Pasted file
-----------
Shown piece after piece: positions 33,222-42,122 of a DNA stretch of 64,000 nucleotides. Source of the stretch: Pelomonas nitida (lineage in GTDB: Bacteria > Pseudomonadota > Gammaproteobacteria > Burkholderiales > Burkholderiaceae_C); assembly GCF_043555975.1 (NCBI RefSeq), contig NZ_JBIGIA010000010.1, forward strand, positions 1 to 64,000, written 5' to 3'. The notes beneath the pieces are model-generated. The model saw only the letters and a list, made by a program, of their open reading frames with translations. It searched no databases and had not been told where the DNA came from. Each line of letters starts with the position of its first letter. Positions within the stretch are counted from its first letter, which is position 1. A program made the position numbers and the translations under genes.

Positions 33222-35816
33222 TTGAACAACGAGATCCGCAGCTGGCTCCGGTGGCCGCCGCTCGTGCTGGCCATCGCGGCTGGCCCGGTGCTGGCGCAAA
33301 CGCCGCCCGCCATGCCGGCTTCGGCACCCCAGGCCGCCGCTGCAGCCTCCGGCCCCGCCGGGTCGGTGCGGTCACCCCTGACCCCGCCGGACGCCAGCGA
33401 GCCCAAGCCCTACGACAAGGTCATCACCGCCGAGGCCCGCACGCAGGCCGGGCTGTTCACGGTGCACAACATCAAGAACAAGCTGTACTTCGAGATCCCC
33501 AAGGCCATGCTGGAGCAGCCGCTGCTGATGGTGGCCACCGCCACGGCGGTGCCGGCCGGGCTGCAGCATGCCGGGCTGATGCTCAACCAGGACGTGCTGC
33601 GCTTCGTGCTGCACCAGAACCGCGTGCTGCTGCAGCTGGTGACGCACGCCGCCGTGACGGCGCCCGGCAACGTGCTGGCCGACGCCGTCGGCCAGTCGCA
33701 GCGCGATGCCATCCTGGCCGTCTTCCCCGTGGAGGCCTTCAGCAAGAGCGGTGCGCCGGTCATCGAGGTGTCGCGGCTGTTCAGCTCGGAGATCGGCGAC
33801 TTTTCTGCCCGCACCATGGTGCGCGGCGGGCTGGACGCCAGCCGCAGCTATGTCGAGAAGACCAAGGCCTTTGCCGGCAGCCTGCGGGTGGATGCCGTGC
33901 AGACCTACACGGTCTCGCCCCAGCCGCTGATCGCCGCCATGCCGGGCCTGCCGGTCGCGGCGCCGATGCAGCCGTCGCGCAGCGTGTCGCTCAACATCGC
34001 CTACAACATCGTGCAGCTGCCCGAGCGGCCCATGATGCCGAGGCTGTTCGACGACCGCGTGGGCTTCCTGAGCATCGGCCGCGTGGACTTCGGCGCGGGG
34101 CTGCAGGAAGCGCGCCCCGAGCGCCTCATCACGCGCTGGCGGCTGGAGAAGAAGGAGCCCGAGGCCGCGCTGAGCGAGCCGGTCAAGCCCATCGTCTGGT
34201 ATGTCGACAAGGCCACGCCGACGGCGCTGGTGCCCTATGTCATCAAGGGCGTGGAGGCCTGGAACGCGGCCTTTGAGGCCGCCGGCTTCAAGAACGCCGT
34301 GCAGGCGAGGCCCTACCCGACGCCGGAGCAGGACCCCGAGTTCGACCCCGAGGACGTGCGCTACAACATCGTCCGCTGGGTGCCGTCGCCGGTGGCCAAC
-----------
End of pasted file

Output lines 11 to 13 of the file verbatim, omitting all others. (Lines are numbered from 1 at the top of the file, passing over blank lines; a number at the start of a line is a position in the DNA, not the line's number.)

34001 CTACAACATCGTGCAGCTGCCCGAGCGGCCCATGATGCCGAGGCTGTTCGACGACCGCGTGGGCTTCCTGAGCATCGGCCGCGTGGACTTCGGCGCGGGG
34101 CTGCAGGAAGCGCGCCCCGAGCGCCTCATCACGCGCTGGCGGCTGGAGAAGAAGGAGCCCGAGGCCGCGCTGAGCGAGCCGGTCAAGCCCATCGTCTGGT
34201 ATGTCGACAAGGCCACGCCGACGGCGCTGGTGCCCTATGTCATCAAGGGCGTGGAGGCCTGGAACGCGGCCTTTGAGGCCGCCGGCTTCAAGAACGCCGT